The ironic thing is that neither Martine Guerrier, nor her employer the DoE, have, or ought to have, any say on who's included in that coalition. It does appear, though, that the majority of the coalition members ceded control of the makeup of the coalition to the DoE.
The "compromises" reached here are a collective failure by the DoE-aligned groups to adequately represent their constituents. Even to suggest that the immigration groups "got a lot" is probably wrong, since
the immigration constituency and the special ed constituency overlap with each other as much as with any other constituency.
It appears to me that the leaders of the larger groups are attempting to score symbolic points for political usage. The leaders of the smaller groups have been suckered into thinking they're going to advance their
causes with "a seat at the table". It's all very pathetic.
Fair Student Funding is fundamentally flawed. A renegotiation of weights for different needs groups doesn't address the core problem one bit.
The cogent and critical arguments against the impoverished brand of standardized test - based "accountability" have been cast aside; our students will continue to be trained as test takers.
The concessions on teacher salary do not address the essential problem that principals will still have an incentive to give unduly high priority to cost cutting.
There are no substantive gains on the issue of class size -- the DoE will work hard to water down the regulations currently awaited from the state, and has only committed to "develop[ing] a ... set of
recommendations on how best to implement the regulations" recommendation Frog has more teeth than that.
Members of the organizations who betrayed the coalition need to understand that their breach of trust will make forming the next coalition far more difficult. The way this was conducted is a gross insult to the people who showed up at rallies, who wrote letters and sent faxes, who campaigned personally and got the word out in communities, with the understanding that a broad coalition had our backs.
Richard Barr, VP of District 3 (PTA) Presidents Council writes:
Much has been written on these lists in the aftermath of the press conference earlier this week announcing an "agreement" among the administration, UFT and others about modifications to the planned reorganization of the school system.
from Leonie Haimson:
People have asked me about the history of these negotiations – which I was only peripherally involved in. This is what I know:
A week ago last Friday, there were several hours of negotiations at City Hall between the City and the UFT, ACORN, and some other advocacy and parent groups in the loose association that had formed. I was not invited and did not participate. I found out about this only after the fact, on late Friday, when I was told that some sort of deal had been worked out, but was not told the details. I did learn that some sort of concession had been made on the part of the DOE that they would try to work with the UFT and our coalition, NYers for Smaller Classes, as well as other stakeholders, to draw up the city’s class size reduction plan. There were also concessions made to the various groups who were more directly involved in the negotiations. On Saturday morning, there was supposed to be a meeting at the UFT office to go over the details, w/ a possible press conference to follow.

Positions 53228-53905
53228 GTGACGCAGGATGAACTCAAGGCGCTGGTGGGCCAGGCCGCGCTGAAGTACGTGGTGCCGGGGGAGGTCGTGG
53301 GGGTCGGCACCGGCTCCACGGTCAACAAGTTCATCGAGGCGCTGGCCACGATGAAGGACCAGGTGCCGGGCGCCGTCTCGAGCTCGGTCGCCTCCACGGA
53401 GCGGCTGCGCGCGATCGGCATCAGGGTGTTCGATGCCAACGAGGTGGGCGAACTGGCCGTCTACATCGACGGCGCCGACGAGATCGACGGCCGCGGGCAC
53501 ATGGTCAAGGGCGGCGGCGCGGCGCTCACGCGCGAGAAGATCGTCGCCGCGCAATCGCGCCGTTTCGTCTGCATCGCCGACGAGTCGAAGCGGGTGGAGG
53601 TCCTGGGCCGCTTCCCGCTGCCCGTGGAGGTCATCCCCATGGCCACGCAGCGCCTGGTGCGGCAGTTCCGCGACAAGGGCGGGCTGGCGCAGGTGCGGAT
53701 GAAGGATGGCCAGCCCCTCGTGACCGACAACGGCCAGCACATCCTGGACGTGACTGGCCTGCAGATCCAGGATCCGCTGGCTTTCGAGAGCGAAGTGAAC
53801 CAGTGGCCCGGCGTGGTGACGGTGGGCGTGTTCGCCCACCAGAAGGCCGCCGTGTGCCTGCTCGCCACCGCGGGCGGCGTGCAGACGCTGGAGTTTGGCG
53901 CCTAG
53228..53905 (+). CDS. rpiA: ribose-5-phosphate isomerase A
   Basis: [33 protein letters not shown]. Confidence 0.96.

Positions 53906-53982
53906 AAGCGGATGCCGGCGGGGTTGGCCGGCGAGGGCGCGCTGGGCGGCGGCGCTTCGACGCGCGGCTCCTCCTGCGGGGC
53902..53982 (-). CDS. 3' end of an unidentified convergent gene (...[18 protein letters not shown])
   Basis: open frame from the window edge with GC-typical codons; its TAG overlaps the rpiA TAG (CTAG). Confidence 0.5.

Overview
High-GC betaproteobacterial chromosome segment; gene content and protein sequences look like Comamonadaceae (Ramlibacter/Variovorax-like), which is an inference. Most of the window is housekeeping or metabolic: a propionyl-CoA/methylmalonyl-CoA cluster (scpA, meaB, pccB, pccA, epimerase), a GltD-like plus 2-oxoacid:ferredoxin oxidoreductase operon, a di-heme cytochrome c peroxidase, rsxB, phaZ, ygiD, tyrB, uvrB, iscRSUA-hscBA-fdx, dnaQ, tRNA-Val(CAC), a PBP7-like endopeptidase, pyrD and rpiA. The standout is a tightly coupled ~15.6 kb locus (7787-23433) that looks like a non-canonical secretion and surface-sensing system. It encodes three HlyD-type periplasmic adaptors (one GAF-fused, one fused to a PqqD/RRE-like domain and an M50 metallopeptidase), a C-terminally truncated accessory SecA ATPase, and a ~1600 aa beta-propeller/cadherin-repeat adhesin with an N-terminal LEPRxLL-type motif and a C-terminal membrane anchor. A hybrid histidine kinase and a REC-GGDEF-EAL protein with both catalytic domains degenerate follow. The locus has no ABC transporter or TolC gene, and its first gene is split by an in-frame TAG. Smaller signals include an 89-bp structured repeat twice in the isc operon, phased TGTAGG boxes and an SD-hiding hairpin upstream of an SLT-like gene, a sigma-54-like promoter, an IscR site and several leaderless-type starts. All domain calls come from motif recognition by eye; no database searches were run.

Sat. morning before I left home, the whole deal was called off, apparently by the city.
Switch to Thursday afternoon. I participated along with many other groups, including CPAC, in a conference call, where elements of the agreement were discussed in more detail. It was clear that the city had agreed not to cut the budgets for any school for at least two years – a big concession as far as I was concerned. The Immigration Coalition had the city’s agreement to raise the weights of ELL students; there were also separate agreements that DOE would work w/ CEJ on middle school reform, the Urban Youth Collaborative on their
I felt then and feel now that the city made major concessions – and received few in return. The City agreed not to cut school budgets (which is a very big deal for my son’s school and many other schools throughout the city – which justly feared losing millions of dollars.) I also felt and still feel that in good conscience I could not reject the opportunity to talk directly to DOE and test their willingness to collaborate on their class size reduction plan – however this process turns out.
Among those at the press conference, standing behind the Mayor, next to Randi and the other groups who were there, were
I think that if parents want to hold the rally on their own on May 9 that’s great. We can help publicize it on the list servs and the blog and elsewhere. I also feel that the most important thing now is to continue working so that our schools can be fundamentally reformed, to make all the changes that our children really need. Clearly this agreement is only one modest step, to forestall some but not all the destructive aspects of the reorganization. The outcome of the process of talking directly w/ DOE is uncertain and there is so much work to be done. I know I will continue to fight for real change, and I hope others will be there too.
Class Size Matters
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